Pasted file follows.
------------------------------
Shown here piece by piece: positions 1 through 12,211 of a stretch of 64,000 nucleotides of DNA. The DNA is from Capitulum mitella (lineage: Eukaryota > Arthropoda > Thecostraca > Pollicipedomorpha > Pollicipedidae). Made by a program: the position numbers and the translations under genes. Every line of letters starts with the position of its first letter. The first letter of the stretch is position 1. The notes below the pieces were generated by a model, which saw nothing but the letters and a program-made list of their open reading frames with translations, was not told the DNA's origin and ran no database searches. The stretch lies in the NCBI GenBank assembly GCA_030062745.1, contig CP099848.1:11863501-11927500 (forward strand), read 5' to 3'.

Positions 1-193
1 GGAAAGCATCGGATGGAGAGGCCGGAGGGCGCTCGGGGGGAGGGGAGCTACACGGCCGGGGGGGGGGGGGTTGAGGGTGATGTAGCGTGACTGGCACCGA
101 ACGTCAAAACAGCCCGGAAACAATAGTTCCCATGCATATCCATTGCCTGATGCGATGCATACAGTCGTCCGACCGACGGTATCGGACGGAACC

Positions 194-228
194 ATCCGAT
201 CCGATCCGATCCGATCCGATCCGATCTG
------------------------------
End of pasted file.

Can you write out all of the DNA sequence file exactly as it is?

Shown here piece by piece: positions 1 through 12,211 of a stretch of 64,000 nucleotides of DNA. The DNA is from Capitulum mitella (lineage: Eukaryota > Arthropoda > Thecostraca > Pollicipedomorpha > Pollicipedidae). Made by a program: the position numbers and the translations under genes. Every line of letters starts with the position of its first letter. The first letter of the stretch is position 1. The notes below the pieces were generated by a model, which saw nothing but the letters and a program-made list of their open reading frames with translations, was not told the DNA's origin and ran no database searches. The stretch lies in the NCBI GenBank assembly GCA_030062745.1, contig CP099848.1:11863501-11927500 (forward strand), read 5' to 3'.

Positions 1-193
1 GGAAAGCATCGGATGGAGAGGCCGGAGGGCGCTCGGGGGGAGGGGAGCTACACGGCCGGGGGGGGGGGGGTTGAGGGTGATGTAGCGTGACTGGCACCGA
101 ACGTCAAAACAGCCCGGAAACAATAGTTCCCATGCATATCCATTGCCTGATGCGATGCATACAGTCGTCCGACCGACGGTATCGGACGGAACC

Positions 194-228
194 ATCCGAT
201 CCGATCCGATCCGATCCGATCCGATCTG